Background: One-third of patients with schizophrenia are treatment-resistant to non-clozapine antipsychotics (TRS), while the rest respond (NTRS). Examining whether TRS and NTRS represent different pathophysiologies is an important step toward precision medicine. Methods: Focusing on cortical thickness (CT), we analyzed international multi-site cross-sectional datasets of magnetic resonance imaging comprising 110 patients with schizophrenia (NTRS = 46, TRS = 64) and 52 healthy controls (HCs). We utilized a logistic regression with L1-norm regularization to find brain regions related to either NTRS or TRS. We conducted nested 10-fold cross-validation and computed the accuracy and area under the curve (AUC). Then, we applied the NTRS classifier to patients with TRS, and vice versa. Results: Patients with NTRS and TRS were classified from HCs with 65% and 78% accuracies and with the AUC of 0.69 and 0.85 (p = 0.014 and < 0.001, corrected), respectively. The left planum temporale (PT) and left anterior insula/inferior frontal gyrus (IFG) contributed to both NTRS and TRS classifiers. The left supramarginal gyrus only contributed to NTRS and right superior temporal sulcus and right lateral orbitofrontal cortex only to the TRS. The NTRS classifiers successfully distinguished those with TRS from HCs with the AUC of 0.78 (p < 0.001), while the TRS classifiers classified those with NTRS from HCs with the AUC of 0.69 (p = 0.015). Conclusion: Both NTRS and TRS could be distinguished from HCs on the basis of CT. The CT pathological basis of NTRS and TRS has commonalities, and TRS presents unique CT features.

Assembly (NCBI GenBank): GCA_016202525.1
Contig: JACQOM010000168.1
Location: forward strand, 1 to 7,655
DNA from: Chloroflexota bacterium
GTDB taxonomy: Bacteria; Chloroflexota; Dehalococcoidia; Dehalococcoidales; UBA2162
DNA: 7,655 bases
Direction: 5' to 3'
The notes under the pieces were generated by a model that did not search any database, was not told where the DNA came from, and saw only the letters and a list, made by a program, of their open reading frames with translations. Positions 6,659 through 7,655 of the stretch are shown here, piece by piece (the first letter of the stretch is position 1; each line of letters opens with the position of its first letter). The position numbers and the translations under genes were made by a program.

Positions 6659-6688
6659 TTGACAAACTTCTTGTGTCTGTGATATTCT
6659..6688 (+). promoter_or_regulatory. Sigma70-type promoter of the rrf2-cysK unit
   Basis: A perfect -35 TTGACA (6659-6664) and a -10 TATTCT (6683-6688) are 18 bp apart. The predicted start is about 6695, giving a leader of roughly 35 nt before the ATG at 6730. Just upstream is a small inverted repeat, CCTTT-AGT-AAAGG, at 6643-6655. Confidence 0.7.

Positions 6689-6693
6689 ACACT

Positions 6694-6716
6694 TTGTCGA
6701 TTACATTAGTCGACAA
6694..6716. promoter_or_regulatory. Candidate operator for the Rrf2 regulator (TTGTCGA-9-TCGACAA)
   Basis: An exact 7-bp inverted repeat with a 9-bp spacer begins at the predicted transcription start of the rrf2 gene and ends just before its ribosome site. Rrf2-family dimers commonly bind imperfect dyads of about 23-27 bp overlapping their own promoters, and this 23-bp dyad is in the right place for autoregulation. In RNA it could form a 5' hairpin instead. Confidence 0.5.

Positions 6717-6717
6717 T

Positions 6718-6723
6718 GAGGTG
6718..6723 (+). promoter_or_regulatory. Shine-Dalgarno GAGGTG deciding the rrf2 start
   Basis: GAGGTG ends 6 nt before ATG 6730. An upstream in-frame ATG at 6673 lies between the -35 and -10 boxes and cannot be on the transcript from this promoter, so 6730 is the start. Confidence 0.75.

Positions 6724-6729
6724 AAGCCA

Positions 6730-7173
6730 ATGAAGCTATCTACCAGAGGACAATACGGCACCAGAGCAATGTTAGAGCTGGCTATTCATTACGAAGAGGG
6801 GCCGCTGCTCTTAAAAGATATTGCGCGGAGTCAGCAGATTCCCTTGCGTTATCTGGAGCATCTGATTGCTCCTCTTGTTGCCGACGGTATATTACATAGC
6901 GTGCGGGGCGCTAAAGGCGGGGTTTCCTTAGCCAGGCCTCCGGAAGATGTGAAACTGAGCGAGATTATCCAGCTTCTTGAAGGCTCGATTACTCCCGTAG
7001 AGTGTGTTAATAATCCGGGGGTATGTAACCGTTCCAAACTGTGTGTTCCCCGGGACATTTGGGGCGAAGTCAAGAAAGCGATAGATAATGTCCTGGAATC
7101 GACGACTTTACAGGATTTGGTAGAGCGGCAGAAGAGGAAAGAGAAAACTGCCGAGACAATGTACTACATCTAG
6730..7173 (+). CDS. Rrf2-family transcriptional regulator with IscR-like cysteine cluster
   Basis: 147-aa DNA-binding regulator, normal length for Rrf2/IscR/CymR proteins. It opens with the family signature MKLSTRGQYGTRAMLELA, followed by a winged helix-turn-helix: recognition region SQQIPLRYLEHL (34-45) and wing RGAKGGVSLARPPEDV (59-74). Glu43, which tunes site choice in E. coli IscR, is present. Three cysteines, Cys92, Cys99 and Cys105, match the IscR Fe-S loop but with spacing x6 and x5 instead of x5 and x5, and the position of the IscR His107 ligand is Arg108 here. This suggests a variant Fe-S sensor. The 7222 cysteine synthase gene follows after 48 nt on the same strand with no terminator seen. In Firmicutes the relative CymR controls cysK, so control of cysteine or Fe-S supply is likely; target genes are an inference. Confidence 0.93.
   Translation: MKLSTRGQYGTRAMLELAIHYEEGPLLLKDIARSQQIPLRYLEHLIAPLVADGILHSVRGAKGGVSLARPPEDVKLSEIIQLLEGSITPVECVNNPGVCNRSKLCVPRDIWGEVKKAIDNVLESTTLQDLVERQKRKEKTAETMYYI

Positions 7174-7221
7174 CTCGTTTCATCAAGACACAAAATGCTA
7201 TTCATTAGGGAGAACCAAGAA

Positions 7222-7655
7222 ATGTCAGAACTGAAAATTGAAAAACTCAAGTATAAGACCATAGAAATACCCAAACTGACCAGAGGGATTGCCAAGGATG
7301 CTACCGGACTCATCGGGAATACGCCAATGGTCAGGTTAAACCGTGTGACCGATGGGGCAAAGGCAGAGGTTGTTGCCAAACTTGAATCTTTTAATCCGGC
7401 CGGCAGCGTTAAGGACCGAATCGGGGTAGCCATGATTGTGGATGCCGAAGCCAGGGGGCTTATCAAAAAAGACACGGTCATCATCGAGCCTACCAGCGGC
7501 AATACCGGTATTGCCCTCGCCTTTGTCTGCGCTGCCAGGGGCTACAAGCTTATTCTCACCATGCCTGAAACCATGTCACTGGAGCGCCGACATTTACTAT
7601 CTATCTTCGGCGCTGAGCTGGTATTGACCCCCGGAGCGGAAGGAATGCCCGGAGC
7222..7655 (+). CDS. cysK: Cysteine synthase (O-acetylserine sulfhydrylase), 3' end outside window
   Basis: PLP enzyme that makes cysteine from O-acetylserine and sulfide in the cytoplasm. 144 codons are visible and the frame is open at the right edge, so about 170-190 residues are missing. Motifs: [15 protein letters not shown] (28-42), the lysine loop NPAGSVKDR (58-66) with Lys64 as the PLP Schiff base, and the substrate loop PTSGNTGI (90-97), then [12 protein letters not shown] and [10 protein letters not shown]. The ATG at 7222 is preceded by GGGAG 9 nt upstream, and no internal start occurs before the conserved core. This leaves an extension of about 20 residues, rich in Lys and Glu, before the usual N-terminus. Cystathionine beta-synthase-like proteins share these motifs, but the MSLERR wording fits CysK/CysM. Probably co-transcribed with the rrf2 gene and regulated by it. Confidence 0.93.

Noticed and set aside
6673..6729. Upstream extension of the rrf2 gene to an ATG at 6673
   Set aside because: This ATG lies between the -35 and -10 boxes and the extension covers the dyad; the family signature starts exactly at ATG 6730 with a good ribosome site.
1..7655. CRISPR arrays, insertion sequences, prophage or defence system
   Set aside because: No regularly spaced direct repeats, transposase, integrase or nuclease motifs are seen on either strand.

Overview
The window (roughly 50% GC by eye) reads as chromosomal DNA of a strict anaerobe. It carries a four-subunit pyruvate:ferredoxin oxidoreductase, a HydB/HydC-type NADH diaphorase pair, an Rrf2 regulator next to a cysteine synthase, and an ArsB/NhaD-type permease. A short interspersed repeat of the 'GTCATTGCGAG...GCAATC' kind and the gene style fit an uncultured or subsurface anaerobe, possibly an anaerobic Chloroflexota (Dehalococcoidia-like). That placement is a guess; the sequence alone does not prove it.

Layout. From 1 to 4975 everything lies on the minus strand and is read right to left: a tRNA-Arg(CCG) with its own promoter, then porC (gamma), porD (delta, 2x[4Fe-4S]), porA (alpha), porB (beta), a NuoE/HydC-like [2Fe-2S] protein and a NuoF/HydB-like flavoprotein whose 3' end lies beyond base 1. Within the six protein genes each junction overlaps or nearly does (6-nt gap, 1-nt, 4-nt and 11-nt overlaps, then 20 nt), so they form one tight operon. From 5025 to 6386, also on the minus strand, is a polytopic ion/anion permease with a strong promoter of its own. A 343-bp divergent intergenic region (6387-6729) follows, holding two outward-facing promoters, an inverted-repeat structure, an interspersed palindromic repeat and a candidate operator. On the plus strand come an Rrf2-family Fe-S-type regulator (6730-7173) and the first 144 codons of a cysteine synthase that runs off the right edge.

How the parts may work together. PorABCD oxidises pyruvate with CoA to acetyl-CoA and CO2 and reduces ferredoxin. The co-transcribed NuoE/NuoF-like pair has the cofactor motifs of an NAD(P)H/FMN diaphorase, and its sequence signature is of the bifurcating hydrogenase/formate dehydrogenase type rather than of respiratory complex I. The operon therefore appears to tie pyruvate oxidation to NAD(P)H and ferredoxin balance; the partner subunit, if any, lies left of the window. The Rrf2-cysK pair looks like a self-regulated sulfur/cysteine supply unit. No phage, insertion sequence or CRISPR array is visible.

- Cortical thickness
ASJC Scopus subject areas
- Radiology Nuclear Medicine and imaging
- Clinical Neurology
- Cognitive Neuroscience